Java-GIS Going Mainstream
- By Jennifer Jones
- Feb 28, 1999
Autodesk Inc., the PC software company, recently asked a cadre of geographic information system (GIS) users-including many from state and local government shops-to spend an imaginary $100 on new capabilities they would like to see in a World Wide Web-based mapping package. Many put their money on Java, the Internet programming language that increasingly is being viewed as the standard for integrating GIS and Internet applications.
Launched in 1995, Java is an object-oriented programming language, but unlike traditional application development environments, it relies on modular applets that reside on a server. A user can download the applets whenever he needs them, regardless of what operating system he runs locally.
Earlier this year, Autodesk began shipping MapGuide 4.0, the Java edition of its Web-based mapping software. The package will compete head-to-head with Autodesk rival MapInfo Corp.'s MapXtreme, another Web-based mapping product with Java enhancements. The release of the two products indicates that Java has arrived as a mainstream GIS technology.
"In the GIS world, what is significant about these products is that they light the way," said David Sonnen, a senior consultant for International Data Corp. "[They] are a good indication of where a significant group of GIS users are headed as they develop applications across the Net."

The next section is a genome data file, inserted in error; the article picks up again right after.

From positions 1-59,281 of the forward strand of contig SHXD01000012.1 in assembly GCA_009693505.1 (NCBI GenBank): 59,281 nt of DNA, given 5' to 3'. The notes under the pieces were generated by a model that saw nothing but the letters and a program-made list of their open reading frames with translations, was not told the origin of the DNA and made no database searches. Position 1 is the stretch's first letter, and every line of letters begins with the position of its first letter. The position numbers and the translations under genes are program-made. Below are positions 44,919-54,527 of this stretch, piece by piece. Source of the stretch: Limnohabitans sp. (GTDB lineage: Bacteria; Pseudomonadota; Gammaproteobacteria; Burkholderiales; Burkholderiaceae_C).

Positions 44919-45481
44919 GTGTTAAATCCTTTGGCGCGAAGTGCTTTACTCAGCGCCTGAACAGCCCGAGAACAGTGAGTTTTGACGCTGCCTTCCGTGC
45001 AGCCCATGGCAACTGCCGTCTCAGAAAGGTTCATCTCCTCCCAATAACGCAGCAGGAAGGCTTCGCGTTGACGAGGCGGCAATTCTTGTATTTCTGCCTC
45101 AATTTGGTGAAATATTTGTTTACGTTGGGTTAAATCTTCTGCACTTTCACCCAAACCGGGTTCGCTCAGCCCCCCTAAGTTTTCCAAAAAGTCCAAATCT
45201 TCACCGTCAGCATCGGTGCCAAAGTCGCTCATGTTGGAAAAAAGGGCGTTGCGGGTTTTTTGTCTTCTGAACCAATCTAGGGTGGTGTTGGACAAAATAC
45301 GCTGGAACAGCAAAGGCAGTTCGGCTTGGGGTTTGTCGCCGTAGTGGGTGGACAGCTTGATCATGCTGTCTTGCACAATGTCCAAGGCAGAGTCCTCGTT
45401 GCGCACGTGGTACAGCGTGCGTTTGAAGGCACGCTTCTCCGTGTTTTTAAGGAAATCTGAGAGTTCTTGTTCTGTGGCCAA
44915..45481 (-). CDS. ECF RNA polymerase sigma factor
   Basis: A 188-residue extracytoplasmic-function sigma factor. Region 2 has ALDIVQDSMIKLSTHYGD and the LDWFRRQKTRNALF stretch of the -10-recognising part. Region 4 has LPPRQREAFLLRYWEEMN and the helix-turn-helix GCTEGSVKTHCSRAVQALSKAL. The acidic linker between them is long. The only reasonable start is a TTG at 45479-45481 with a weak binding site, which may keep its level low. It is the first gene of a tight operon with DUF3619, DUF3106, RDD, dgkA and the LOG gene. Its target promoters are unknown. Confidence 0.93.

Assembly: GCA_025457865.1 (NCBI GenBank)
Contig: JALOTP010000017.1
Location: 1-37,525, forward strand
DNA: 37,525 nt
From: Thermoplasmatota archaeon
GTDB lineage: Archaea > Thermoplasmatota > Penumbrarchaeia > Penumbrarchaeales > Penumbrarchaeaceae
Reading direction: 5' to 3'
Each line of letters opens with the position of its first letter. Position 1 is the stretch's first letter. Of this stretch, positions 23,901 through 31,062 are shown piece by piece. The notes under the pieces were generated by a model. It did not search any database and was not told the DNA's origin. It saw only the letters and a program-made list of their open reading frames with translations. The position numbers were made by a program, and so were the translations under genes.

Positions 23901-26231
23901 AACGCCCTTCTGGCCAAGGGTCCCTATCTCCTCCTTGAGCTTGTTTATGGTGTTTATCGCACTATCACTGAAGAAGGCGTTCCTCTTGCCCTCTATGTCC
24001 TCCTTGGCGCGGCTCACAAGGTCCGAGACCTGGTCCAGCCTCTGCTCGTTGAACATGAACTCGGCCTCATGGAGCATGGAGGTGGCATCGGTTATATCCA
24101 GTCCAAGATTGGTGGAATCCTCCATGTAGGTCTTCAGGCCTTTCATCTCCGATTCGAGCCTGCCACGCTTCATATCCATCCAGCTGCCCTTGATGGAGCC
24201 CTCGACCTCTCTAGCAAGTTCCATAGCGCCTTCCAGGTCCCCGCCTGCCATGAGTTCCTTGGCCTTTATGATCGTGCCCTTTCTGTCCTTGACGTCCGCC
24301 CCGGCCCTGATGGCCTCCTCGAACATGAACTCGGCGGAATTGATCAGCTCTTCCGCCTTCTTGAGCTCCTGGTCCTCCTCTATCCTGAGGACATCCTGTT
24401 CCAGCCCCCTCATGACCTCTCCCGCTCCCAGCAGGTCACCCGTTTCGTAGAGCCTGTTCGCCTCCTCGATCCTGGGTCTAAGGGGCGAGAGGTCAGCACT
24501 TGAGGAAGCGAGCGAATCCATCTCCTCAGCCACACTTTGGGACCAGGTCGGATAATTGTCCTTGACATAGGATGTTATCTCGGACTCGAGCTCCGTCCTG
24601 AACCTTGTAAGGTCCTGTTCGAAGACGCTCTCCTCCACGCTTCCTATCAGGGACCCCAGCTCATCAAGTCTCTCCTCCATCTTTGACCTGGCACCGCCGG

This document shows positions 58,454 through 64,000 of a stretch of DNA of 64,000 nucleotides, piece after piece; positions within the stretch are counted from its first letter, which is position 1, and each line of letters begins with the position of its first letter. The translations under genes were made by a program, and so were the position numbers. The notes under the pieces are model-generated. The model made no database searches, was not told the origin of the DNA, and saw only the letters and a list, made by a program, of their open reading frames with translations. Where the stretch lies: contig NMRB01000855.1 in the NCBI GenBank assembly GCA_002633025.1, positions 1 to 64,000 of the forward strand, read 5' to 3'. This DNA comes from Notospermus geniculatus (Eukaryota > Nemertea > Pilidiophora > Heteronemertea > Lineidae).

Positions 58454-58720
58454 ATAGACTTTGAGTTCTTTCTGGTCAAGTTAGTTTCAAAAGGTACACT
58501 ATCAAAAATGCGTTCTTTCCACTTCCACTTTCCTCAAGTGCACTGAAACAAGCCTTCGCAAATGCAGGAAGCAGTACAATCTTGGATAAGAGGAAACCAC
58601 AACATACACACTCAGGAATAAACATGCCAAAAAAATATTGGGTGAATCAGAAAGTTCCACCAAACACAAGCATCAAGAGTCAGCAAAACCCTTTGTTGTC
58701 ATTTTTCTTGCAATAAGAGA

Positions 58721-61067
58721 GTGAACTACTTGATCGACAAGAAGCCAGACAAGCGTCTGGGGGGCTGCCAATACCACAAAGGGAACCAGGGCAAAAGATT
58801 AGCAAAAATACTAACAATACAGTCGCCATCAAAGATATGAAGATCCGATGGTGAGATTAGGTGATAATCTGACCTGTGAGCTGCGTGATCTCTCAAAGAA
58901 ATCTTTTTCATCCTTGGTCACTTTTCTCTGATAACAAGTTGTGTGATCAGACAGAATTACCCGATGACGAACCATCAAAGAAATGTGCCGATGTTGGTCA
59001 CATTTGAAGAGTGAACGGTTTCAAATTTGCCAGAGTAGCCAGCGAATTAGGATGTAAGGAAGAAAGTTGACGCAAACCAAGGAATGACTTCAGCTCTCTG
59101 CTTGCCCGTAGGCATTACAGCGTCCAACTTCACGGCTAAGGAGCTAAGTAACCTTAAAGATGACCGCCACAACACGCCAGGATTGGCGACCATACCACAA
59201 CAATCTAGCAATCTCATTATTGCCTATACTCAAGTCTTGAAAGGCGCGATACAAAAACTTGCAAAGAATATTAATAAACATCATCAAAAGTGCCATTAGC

MapGuide and MapXtreme are among a new crop of GIS products that bridge GIS databases with Internet applications. Environmental Systems Research Institute Inc., Redlands, Calif., with its MapObjects and Internet Map Server products, also is breaking into that mix. "Clearly ESRI wants to have a presence in the Internet world, but so far Map-Xtreme and MapGuide have the advantage of having more development time, and they have been out there longer," Sonnen said.
The leading GIS vendors have a significant presence in state and local government shops. For example, Oakland, Calif., has used Autodesk's MapGuide to create a "dynamic city map" that allows users to check the ownership of a piece of property, print reports on selected parcels and determine a property's zoning category, lot size and proximity to fire stations and hospitals. Using the application, citizens also can view high-resolution aerial photos of any part of the city at any scale.
Meanwhile, New York state's Office of Mental Health (OMH) is using MapInfo's MapXtreme to create a master plan for situating 1,300 psychiatric facilities across the state.
So far, neither OMH nor Oakland has incorporated Java because the upgraded editions are brand-new, but MapInfo and Autodesk argue that the ability to harness Java to generate mapping applications will appeal to many state and local GIS users.
"Java offers some very unique functionality in terms of write-once and run-anywhere," said John McCarthy, public-sector account manager for Troy, N.Y.-based MapInfo.
Indeed, the broad mix of operating systems among state and local government shops is a key reason why Java products are expected to take off in the government market. "There is a lot of [Windows] NT out there and a lot of Unix out there in terms of high-end servers in both the federal and state and local markets," McCarthy said. "Very often there is a real combination among agencies."
IDC's Sonnen agreed. "In the state and local space, these packages allow collaboration between the planning departments and the zoning people and perhaps the fire department. They can all look at the information across the Net, although in many cases it tends to be intranets," he said.